Written by: Nightmare Child
Hitchcock truly was the master of suspense. This film alone proves that as fact. VERTIGO is one of Hitchcock's most intense and thrilling pictures. Those with a fear of heights can relate to James Stewarts portrayal as a man who is deathly afraid of tall structures. Hitchcock loves to take ordinary people and put them in extraordinary situations. Based on a novel by Boileau-Narcejac, VERTIGO is about retired police detective John "Scottie" Ferguson (James Stewart). Ferguson suffers from acrophobia (fear of heights) and has been re-hired as a private investigator to follow the wife of an acquaintance to uncover the mystery of her peculiar behavior.
When VERTIGO was first released, it seemed to be ahead of its time. Although it wasn't a box-office success when originally released in 1958, VERTIGO has since taken its deserved place as Alfred Hitchcock's greatest, most spellbinding, most deeply personal achievement. VERTIGO has been called the most personal, emotional, and complex of Hitchcock's films. I tend to agree with all these statements. VERTIGO is such an amazing picture. It's been analyzed and praised to death by fans all over the world. It's one of those Hitchcock movies that I'll never get sick of watching.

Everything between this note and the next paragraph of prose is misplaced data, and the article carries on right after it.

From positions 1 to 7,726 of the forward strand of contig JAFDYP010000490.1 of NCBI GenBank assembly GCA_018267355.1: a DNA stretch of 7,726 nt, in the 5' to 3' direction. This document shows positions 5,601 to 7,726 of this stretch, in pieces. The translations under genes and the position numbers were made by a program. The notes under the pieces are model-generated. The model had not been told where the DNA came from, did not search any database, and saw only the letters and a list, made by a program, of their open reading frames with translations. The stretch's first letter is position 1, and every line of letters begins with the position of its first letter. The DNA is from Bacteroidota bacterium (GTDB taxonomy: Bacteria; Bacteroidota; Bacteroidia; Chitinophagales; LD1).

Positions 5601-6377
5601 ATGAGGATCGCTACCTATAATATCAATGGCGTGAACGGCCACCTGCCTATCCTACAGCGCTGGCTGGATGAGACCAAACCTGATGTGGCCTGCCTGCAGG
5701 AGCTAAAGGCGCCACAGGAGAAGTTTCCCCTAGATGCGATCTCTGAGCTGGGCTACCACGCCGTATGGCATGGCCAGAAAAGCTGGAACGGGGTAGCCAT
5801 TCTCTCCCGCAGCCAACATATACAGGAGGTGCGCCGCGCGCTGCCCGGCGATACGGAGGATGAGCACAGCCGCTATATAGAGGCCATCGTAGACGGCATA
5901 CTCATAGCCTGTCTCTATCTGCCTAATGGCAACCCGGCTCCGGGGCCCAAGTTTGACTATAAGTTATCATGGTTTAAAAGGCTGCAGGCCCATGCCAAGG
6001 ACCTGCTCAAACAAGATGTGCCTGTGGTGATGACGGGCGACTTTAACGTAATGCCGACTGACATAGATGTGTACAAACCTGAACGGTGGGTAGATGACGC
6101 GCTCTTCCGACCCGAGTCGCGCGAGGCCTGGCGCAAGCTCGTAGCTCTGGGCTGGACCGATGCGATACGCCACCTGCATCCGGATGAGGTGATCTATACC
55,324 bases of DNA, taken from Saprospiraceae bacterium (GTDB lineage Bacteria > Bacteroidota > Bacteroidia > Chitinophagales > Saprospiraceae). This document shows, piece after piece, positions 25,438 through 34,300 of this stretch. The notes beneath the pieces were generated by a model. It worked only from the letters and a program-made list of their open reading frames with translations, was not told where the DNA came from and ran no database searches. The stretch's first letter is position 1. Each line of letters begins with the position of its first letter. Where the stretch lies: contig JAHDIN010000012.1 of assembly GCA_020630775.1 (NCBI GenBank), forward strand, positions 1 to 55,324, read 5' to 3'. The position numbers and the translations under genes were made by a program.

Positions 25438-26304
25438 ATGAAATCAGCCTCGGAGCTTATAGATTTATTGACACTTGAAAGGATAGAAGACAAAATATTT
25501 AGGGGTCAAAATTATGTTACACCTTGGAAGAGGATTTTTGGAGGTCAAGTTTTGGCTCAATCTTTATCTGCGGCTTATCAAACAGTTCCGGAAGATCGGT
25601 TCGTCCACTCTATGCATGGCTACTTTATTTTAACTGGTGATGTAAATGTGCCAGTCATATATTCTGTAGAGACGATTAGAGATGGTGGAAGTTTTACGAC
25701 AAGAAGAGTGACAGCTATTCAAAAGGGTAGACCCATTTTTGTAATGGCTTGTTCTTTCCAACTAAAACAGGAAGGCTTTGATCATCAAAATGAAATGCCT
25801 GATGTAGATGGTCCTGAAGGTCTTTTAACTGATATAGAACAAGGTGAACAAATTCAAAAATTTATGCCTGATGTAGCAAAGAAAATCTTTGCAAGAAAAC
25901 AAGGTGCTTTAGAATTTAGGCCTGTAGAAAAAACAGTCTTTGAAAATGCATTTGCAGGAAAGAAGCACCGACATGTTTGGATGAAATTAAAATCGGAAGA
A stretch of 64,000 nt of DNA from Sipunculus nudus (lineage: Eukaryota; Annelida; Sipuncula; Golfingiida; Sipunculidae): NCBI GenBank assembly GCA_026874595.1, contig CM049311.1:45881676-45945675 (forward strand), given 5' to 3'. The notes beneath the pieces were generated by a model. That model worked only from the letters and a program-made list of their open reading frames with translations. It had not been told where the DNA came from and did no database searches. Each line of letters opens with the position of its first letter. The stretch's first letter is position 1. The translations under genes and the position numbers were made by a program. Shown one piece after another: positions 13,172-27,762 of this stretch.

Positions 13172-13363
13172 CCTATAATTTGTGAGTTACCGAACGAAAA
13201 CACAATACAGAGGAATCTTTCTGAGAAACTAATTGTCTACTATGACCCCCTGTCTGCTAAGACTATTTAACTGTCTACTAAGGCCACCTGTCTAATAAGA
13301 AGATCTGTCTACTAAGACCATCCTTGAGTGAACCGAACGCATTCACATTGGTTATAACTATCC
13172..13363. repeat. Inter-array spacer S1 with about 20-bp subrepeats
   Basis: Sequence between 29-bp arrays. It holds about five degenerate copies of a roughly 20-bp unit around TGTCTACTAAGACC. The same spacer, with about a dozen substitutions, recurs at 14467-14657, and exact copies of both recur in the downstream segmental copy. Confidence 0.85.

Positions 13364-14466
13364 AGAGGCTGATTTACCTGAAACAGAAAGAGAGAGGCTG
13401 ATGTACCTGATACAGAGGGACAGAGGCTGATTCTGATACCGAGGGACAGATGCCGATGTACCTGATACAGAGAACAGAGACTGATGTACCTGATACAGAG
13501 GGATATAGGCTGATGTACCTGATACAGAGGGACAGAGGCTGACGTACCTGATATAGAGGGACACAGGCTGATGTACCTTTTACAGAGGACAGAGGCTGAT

It's suspenseful and scary to watch in parts. I myself am afraid of heights. Just thinking about falling off large buildings gives me goosebumps. There are phenomenal performances by Jimmy Stewart, who plays the biggest anti-hero of his career and Kim Novak whose stunning beauty and exceptional personalities shine through this dark film. If you don't already have this film in your collection, I recommend picking up the Universal Legacy Special Edition DVD set. It's a 50th Anniversary set with restored picture, audio and some great bonus material.
CAMEO NOTE: Eleven minutes in Hitchcock can be seen in a grey suit walking in the street.